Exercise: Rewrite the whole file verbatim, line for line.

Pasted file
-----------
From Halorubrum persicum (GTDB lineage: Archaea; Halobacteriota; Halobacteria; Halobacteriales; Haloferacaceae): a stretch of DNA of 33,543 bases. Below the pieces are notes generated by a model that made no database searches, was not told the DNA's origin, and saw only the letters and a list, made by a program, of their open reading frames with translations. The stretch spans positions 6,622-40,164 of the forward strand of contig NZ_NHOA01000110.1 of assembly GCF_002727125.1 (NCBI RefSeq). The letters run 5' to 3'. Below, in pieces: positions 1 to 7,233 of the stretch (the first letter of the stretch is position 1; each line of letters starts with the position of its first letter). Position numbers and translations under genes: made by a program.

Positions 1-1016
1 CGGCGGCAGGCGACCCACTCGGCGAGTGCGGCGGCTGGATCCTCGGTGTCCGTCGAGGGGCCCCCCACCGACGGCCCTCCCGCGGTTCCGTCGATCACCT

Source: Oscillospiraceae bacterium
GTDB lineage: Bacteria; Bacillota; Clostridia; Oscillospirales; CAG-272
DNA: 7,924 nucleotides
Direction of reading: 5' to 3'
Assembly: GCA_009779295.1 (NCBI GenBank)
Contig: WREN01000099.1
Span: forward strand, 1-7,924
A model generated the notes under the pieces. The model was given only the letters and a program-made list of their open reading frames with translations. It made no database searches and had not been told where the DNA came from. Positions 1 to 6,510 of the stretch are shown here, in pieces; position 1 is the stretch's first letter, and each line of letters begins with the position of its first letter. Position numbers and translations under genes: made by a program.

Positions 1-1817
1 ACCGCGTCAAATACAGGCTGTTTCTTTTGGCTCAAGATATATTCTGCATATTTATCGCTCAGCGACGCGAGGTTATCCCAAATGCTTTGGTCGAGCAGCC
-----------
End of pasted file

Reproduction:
From Halorubrum persicum (GTDB lineage: Archaea; Halobacteriota; Halobacteria; Halobacteriales; Haloferacaceae): a stretch of DNA of 33,543 bases. Below the pieces are notes generated by a model that made no database searches, was not told the DNA's origin, and saw only the letters and a list, made by a program, of their open reading frames with translations. The stretch spans positions 6,622-40,164 of the forward strand of contig NZ_NHOA01000110.1 of assembly GCF_002727125.1 (NCBI RefSeq). The letters run 5' to 3'. Below, in pieces: positions 1 to 7,233 of the stretch (the first letter of the stretch is position 1; each line of letters starts with the position of its first letter). Position numbers and translations under genes: made by a program.

Positions 1-1016
1 CGGCGGCAGGCGACCCACTCGGCGAGTGCGGCGGCTGGATCCTCGGTGTCCGTCGAGGGGCCCCCCACCGACGGCCCTCCCGCGGTTCCGTCGATCACCT

Source: Oscillospiraceae bacterium
GTDB lineage: Bacteria; Bacillota; Clostridia; Oscillospirales; CAG-272
DNA: 7,924 nucleotides
Direction of reading: 5' to 3'
Assembly: GCA_009779295.1 (NCBI GenBank)
Contig: WREN01000099.1
Span: forward strand, 1-7,924
A model generated the notes under the pieces. The model was given only the letters and a program-made list of their open reading frames with translations. It made no database searches and had not been told where the DNA came from. Positions 1 to 6,510 of the stretch are shown here, in pieces; position 1 is the stretch's first letter, and each line of letters begins with the position of its first letter. Position numbers and translations under genes: made by a program.

Positions 1-1817
1 ACCGCGTCAAATACAGGCTGTTTCTTTTGGCTCAAGATATATTCTGCATATTTATCGCTCAGCGACGCGAGGTTATCCCAAATGCTTTGGTCGAGCAGCC